“I genuinely thought, going out on the second circuit: ‘My God, this horse is loving this.’ I was thinking, well you’re not going to win if you get brought down, so keep him out of the way of everything else, try and get him round and if you’re there at the Canal Turn …
“I couldn’t believe how he turned there, really tight. From there, I thought, fuck, this horse could win.” The one still to beat was Black Apalachi, but that rival had helped force a strong pace from an early stage, a detail that had not escaped the hawk-eyed McCoy as he smuggled Don’t Push It into contention. The runner-up proved remarkably game but there was little doubt about the outcome for the last quarter-mile.
“There was a lot of relief and obviously a lot of satisfaction,” says McCoy, whose post-career status is undoubtedly higher because he finally conquered Aintree. To his way of thinking, he achieved much more in breaking Sir Gordon Richards’s 55-year-old record for winners in a season. “But it would never have led to people very kindly voting for me to win something like Sports Personality of the Year.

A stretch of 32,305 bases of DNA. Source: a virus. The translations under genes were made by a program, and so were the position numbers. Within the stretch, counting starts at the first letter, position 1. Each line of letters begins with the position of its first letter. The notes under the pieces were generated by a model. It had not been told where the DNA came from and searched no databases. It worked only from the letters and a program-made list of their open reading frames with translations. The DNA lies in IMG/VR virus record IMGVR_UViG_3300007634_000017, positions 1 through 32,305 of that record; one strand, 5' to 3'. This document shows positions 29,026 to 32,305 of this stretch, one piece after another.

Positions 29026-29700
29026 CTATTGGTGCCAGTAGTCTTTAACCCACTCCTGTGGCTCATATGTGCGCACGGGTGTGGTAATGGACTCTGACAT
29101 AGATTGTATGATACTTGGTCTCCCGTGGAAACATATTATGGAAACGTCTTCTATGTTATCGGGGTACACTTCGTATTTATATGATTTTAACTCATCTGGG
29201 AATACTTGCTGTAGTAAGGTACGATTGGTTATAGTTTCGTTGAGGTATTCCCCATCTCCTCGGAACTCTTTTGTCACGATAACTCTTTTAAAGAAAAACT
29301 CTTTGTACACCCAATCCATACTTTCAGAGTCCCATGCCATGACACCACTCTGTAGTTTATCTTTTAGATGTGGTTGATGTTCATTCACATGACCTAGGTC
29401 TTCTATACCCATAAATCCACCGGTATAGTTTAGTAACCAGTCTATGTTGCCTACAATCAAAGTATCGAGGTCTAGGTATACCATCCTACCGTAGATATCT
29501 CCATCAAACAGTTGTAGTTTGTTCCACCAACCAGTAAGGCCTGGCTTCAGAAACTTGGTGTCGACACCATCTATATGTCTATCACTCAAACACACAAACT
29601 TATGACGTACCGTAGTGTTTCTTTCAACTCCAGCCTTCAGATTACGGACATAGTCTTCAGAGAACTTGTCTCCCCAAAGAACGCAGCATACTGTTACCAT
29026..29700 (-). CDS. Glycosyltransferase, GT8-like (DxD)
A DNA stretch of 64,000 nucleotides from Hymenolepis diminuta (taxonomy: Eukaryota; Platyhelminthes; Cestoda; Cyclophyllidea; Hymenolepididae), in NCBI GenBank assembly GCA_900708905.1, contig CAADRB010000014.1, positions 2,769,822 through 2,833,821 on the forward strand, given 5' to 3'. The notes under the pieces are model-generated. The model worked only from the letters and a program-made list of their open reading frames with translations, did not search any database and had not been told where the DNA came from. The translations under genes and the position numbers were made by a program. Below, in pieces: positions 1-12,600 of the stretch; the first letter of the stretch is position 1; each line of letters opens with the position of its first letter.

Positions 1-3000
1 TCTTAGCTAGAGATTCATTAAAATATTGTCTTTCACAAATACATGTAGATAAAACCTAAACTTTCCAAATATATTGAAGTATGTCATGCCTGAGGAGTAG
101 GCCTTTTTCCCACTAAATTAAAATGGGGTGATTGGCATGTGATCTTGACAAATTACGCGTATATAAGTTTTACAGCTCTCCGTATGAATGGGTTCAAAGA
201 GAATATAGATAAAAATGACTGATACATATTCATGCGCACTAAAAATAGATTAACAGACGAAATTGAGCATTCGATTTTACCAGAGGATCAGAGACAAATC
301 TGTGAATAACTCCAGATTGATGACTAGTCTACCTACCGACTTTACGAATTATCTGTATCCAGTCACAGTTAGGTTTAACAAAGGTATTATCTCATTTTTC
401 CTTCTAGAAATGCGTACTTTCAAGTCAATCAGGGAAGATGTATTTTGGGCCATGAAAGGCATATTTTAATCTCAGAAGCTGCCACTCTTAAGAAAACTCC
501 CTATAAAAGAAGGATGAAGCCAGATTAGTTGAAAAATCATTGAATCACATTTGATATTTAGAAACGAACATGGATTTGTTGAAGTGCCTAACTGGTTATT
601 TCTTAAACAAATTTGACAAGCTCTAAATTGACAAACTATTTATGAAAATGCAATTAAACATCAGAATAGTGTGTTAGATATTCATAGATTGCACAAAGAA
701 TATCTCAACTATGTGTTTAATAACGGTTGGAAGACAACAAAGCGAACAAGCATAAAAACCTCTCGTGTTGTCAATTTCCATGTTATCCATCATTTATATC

“That’s the difference. There were 4.8 million watching the virtual Grand National the other day. Only 1.2 million watched the Gold Cup, which is the best race of the year. What’s the world coming to? The Grand National is a Wimbledon, it’s an FA Cup, one of those marquee events that will always be more powerful than all the others.”